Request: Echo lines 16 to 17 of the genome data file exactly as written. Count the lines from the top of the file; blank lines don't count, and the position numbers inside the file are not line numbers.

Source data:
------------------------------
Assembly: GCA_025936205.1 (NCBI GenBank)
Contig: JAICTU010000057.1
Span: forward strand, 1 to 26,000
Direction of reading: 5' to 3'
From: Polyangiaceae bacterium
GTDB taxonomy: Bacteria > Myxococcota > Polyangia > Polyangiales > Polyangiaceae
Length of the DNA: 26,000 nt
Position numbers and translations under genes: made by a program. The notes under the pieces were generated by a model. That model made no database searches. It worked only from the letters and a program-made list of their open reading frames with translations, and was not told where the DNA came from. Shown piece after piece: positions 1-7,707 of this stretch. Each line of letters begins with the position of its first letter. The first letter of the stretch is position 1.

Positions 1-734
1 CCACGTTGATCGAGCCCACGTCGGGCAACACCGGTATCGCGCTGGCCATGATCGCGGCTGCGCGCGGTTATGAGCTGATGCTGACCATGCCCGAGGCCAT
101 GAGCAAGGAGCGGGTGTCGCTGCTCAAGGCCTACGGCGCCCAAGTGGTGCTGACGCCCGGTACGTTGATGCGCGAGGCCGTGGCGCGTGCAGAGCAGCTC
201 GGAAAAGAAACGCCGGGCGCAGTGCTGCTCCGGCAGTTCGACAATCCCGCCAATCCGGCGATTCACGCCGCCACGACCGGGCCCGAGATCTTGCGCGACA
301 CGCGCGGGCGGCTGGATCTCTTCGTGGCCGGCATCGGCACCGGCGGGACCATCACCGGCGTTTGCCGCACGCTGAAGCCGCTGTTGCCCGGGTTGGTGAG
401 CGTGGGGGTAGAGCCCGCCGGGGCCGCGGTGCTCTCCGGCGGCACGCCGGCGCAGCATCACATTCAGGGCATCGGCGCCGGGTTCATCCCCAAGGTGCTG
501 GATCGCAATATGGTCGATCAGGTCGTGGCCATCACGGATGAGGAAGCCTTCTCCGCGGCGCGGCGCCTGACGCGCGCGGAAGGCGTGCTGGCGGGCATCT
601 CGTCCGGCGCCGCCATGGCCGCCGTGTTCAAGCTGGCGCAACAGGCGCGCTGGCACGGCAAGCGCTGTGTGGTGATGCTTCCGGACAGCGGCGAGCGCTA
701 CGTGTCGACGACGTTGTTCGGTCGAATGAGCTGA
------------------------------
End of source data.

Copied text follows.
601 CGTCCGGCGCCGCCATGGCCGCCGTGTTCAAGCTGGCGCAACAGGCGCGCTGGCACGGCAAGCGCTGTGTGGTGATGCTTCCGGACAGCGGCGAGCGCTA
701 CGTGTCGACGACGTTGTTCGGTCGAATGAGCTGA